New protocol - No report from ER to floor...

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by justjRN Member Nurse

Specializes in med surg. Has 15 years experience.

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hherrn

2,427 Posts

12 hours ago, Elaine M said:

I always thought you had to give some sort of report when transferring patients. Imo throwing a chart at someone when you being a patient to a floor isn't report. It may prevent back up in an ER but I think there are better ways to do that.

Absolutely. Nobody should throw a chart at anybody. What would have been great is if there had been training in how to best utilize the technology to get the information you need.

It sounds like management changed he admission process and provided no training in how to receive PTs without a verbal report. That reflects a complete failure of leadership.

If you are knowledgeable about how to effectively glean information from a chart, but you are getting patients with incomplete charts, that is also a failure in leadership.

I just finished a shift. Late in the day, I gave report. Every single piece of information I gave was easily accessible in the chart. Most of it I got from the chart literally 2 minutes prior to calling, and while I was actually talking to the floor.

The fact that I did not have these facts stored in my head, or on a paper brain sheet is not because I am a slacker. I am CEN certified, regularly get excellent evaluations, and function as a preceptor. I know how to do my job.

The traditional verbal report is the single worst possible way to transfer information. It is like the game of telephone we played as kids because we know that information gets distorted when passed on verbally.

No doubt it is frustrating to be expected to do a job and not be given the tools to do it well.

JKL33

6,083 Posts

On 7/4/2020 at 5:20 AM, hherrn said:

Regardless of whether it is frustrating or best practice, it is done with the big picture in mind. The big picture is that this is a better choice than backing up the ER. 

On 7/4/2020 at 10:10 PM, hherrn said:

The traditional verbal report is the single worst possible way to transfer information. It is like the game of telephone we played as kids because we know that information gets distorted when passed on verbally.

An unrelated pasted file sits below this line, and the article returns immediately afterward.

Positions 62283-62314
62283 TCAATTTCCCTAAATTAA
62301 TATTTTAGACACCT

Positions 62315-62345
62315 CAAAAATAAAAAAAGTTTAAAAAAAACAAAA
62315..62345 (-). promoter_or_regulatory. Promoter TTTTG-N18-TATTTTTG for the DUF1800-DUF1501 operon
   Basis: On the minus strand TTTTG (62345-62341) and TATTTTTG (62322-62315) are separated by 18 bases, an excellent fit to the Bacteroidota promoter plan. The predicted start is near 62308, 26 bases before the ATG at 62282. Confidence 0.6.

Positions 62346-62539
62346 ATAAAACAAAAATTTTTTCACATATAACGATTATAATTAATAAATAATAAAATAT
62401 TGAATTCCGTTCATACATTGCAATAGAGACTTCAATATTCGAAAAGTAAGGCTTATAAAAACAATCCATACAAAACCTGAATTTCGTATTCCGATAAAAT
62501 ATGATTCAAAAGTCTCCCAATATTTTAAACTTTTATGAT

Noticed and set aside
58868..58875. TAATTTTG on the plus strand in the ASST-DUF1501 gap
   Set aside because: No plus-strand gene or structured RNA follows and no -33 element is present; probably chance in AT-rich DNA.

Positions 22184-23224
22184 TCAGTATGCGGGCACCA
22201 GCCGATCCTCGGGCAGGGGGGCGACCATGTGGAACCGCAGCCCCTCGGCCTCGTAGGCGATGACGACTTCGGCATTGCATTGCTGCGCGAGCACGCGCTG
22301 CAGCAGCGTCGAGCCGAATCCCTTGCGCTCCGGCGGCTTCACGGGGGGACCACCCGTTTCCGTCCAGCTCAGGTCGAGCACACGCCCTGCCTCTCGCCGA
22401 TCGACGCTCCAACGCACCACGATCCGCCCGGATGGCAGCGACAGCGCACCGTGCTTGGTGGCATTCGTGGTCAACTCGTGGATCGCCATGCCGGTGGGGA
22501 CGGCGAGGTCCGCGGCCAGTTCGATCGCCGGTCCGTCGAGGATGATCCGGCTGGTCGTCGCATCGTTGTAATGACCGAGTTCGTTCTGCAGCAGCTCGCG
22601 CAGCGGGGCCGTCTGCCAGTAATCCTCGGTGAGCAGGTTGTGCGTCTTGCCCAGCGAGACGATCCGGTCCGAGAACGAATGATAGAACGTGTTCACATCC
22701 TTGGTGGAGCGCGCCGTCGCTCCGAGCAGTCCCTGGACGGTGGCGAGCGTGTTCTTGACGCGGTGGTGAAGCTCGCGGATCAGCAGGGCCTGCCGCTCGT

You have made a good case for this change in practice and I had to think about it for a couple of days before responding. My concerns remain.

I don't have a problem with using EMR summaries for report; that's fine. But the hand-off and acceptance of care is actually still an official thing, an actual process...it's there for a reason...regardless of the fantasies of corporate types. I have no idea why we would make excuses for its breakdown.

In healthcare we are fond of excusing bad changes by pointing out that current ways are problematic. When commonsense "happy mediums" are never chosen and are avoided much like deadly poison, we should ask why. Well, the reason is because there is a promoted reason (aka excuse) about why a change is being made, and then there is the real reason it is being made. The real reason has precluded the happy medium.

You see, this is a little bit about not backing up the ED, and a lot about removing M/S nurses from the process of interaction. It's about being able to get patients into M/S beds regardless of the patient's status or the general floor's ability to care for them. It's about sending them up as fast as possible whether they are staffed to care for them properly or not. The game of telephone thing would be a legit concern if that were the only method of information sharing for the patient's entire stay. But a report from an ED nurse (who should have a very good idea of what has gone on so far) is no game of telephone. Game of telephone would be Day 5 M/S nurse reporting what happened in the ED based on days' worth of verbal transmissions of the ED story.